HALIFAX: The province is currently working on a new code of conduct for elected municipal officials and municipal staff.
Susan Mader Zinck, communications officer with the Department of Municipal Affairs and Housing, told The Reporter the department consulted with “municipal stakeholders” across Nova Scotia, including elected officials, municipal staff, the Nova Scotia Federation of Municipalities, and the Association of Municipal Administrators.
“We asked them for feedback on ways to strengthen the current code of conduct framework for municipalities,” she explained.
Municipal Affairs Minister Chuck Porter told other media it is important to him that issues of conduct are dealt with consistently and appropriately.
The province made municipal codes of conduct mandatory in 2017.
In recent years, local municipal councils have been mired in conflict. In Guysborough, the current Chief Administrative Officer was forced to apologize after social media posts he made were deemed inappropriate.
In Inverness County, council twice forced votes for the position of warden because some councillors were unsatisfied with the performance of the current warden. Then council was forced to take action against one councillor who was involved in the drafting of a letter making serious allegations against the current CAO.
Richmond County has had more than its share of dysfunction with five CAOs in the past four years, including one who was forced to resign after residents and some councillors took to social media with serious allegations of financial misconduct. Then a former CAO was terminated during a council meeting last year, which resulted in another lawsuit against the municipality.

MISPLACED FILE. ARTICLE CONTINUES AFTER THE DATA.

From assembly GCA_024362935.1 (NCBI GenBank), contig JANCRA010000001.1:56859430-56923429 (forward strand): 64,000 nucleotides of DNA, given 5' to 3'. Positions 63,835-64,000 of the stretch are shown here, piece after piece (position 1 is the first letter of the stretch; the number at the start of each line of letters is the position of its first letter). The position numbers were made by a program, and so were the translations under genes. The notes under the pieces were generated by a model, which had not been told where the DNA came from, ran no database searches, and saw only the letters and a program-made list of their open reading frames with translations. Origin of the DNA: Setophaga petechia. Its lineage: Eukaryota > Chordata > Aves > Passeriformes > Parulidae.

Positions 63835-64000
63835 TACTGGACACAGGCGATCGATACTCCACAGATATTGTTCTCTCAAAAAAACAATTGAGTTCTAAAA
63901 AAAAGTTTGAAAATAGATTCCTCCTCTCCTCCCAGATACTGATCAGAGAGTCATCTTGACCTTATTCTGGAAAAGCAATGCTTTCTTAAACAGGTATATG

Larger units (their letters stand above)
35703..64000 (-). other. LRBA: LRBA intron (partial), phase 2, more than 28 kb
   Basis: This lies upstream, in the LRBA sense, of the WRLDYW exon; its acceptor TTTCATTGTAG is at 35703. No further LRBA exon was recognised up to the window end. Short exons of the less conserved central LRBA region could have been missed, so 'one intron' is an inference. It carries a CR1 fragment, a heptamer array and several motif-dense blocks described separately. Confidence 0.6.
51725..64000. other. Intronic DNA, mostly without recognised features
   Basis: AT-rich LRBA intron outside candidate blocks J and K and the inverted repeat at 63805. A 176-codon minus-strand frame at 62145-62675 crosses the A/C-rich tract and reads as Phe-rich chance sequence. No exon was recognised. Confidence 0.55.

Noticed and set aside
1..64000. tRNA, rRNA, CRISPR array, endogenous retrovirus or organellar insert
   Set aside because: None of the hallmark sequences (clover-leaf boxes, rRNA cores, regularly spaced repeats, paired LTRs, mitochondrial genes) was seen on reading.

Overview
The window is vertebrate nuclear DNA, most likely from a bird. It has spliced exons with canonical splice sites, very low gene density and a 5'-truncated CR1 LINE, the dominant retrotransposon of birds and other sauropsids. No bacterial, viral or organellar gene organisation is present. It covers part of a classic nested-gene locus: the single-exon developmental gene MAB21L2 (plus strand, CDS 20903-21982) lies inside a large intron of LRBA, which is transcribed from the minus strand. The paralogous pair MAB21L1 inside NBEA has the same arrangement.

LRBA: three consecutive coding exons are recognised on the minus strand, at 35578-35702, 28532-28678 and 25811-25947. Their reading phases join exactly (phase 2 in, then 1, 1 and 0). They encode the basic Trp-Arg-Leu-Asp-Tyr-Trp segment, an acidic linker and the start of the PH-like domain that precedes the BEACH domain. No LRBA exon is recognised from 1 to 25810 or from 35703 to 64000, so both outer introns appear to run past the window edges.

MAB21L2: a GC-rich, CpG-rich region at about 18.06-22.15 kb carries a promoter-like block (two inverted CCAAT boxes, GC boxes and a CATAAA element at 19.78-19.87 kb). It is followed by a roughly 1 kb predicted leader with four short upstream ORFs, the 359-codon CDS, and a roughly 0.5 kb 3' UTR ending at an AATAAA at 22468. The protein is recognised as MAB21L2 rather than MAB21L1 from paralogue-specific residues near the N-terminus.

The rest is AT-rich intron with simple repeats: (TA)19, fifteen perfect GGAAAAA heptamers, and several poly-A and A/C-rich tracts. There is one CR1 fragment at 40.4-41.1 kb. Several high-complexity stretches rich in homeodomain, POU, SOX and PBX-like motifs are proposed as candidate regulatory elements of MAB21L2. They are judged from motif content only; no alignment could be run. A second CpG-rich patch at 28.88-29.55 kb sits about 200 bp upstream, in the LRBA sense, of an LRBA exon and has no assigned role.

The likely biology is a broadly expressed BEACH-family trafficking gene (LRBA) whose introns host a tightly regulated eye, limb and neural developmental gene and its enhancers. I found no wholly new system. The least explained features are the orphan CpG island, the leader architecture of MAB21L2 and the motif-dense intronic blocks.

In Port Hawkesbury, town council has also been divided over aspects of the Destination Reeves Street project, and was recently unable to agree whether to hold a special election after the departure of the former deputy mayor and town councillor.
Media reports indicate that the new rules could be updated as early as this fall but Mader Zinck added that no dates have been set.
“… We are still working through the specifics of what the code may address based on the feedback received during our consultations,” she added. “We do not have a fixed date yet for when the code will be in place, however, this issue is a priority for both the province and municipal stakeholders.”